Houthi rebels have reportedly taken over the city of al-Hudaydah, according to security sources.
It is believed the Shi'ite rebels did not face any resistance in taking the city and have also reportedly seized control of the city's airport.
The west coast city is situated on the Red Sea and is 226km west of Yemeni capital Sana'a. It is an important trading port for Yemen's coffee and date export industry and the second-largest port after the southern city of Aden.
The city is well known for containing one of the most historic towns in the Islamic world, Zabid. Recognised as a Unesco world heritage site, the town's university was once the centre of intellectual thinking in Arabia.
Zabid is also famed for being the capital of Yemen under several different early tribal dynasties.
Unesco has raised concerns regarding the condition of the town and in 2000, Zabid was placed on the List of World Heritage in Danger at the request of the Yemeni government in the face of continual violence in the country.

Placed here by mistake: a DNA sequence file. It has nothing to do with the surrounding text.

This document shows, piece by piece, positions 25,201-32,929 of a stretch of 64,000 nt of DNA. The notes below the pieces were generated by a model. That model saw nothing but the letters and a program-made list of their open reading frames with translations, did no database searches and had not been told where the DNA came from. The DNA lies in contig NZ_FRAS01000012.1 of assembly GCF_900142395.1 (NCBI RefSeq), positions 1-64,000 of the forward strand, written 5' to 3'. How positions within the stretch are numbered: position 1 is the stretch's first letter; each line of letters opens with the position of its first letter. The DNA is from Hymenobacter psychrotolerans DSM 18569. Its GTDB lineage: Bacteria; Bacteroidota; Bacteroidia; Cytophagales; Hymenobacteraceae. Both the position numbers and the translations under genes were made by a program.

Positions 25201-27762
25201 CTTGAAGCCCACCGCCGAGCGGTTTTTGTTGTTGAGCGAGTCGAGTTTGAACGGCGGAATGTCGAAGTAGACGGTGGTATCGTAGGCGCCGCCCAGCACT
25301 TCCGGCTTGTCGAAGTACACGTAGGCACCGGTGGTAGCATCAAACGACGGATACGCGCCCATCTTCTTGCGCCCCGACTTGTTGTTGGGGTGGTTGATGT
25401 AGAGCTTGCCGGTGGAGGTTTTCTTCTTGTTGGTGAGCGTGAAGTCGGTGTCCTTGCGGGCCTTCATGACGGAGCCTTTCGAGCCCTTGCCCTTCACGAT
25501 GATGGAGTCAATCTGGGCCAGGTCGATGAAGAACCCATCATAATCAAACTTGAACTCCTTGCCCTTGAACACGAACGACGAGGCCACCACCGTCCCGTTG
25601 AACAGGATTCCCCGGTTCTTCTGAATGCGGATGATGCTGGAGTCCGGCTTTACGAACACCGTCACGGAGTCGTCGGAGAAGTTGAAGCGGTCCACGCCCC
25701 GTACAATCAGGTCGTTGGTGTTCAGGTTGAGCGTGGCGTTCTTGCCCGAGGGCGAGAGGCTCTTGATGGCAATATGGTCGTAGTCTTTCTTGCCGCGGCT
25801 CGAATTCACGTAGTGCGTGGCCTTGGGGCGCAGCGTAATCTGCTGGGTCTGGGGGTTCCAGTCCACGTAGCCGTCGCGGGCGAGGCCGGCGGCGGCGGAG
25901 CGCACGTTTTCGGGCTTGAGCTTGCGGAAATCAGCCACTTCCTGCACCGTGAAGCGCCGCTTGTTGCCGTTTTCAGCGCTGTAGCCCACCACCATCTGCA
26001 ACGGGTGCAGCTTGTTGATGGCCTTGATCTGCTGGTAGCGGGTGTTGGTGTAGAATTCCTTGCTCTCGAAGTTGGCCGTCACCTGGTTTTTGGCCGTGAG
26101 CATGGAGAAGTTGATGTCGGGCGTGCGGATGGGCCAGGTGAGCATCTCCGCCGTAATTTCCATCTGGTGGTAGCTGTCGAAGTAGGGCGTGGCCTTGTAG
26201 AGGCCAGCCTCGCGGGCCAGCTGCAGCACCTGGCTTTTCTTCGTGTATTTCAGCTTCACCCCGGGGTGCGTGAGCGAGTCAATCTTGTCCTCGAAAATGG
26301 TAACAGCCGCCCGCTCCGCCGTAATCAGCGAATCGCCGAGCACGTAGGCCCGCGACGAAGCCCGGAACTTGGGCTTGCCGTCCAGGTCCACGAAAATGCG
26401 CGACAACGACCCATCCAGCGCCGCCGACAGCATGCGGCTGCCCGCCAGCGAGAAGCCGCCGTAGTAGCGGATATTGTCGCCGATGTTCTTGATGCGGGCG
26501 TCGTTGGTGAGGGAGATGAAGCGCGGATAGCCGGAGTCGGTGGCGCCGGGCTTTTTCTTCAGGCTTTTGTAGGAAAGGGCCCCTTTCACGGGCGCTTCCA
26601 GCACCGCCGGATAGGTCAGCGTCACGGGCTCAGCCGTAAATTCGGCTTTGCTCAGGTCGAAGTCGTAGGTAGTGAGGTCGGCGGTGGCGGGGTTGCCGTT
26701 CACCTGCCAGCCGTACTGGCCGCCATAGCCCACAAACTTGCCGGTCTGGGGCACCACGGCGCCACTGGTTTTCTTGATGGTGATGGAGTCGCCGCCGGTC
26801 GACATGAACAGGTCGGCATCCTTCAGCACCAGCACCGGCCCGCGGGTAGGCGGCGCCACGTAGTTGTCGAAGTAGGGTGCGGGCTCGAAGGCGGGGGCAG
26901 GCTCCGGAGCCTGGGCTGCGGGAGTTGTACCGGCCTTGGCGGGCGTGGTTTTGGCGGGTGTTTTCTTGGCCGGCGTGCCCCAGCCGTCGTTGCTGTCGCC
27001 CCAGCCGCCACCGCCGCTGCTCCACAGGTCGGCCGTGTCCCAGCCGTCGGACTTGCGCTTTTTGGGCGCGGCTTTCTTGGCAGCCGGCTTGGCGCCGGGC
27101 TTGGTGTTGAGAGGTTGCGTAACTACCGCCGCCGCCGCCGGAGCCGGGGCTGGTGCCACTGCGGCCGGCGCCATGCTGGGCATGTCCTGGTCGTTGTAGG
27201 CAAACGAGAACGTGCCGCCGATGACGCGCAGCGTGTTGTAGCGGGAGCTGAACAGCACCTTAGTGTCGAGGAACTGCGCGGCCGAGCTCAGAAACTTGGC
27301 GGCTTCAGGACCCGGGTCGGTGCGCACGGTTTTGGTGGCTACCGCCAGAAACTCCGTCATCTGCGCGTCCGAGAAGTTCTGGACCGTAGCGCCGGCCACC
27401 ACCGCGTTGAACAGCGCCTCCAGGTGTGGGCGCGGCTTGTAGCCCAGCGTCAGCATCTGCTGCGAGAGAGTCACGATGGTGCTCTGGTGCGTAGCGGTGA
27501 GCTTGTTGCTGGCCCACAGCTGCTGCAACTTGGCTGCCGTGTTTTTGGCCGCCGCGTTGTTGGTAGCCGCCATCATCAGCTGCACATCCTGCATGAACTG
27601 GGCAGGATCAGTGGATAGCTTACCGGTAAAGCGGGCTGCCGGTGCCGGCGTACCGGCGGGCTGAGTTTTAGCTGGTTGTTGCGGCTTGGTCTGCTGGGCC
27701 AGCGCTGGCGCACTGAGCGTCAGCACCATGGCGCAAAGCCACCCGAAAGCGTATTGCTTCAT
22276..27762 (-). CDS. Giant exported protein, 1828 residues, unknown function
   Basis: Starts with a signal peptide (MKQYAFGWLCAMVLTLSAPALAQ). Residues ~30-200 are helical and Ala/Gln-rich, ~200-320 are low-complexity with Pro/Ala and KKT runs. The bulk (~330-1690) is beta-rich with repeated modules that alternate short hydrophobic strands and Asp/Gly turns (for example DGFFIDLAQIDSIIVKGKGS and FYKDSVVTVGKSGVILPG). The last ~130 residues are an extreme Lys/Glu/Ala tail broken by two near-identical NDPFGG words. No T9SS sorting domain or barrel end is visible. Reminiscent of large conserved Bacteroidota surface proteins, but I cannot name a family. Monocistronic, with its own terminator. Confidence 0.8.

Since 2004, the Houthis have instigated several uprisings, calling for greater autonomy for the northern province of Saada.
The capture of al-Hudaydah comes less than a month after the Houthis, also known as Ansar Allah (Partisans of God), seized large sections of the Yemeni capital.
The rapid seizure of Sana'a has led the Yemeni President, Abdrabbuh Mansour Hadi, to sign an agreement with the Houthis and several other groups, promising to form a new government.
On 13 October, the Houthis welcomed the appointment of Khaled Bahah as the new prime minister of Yemen. It is hoped Bahah will be able to provide much needed neutral stability in the divided world of Yemeni politics.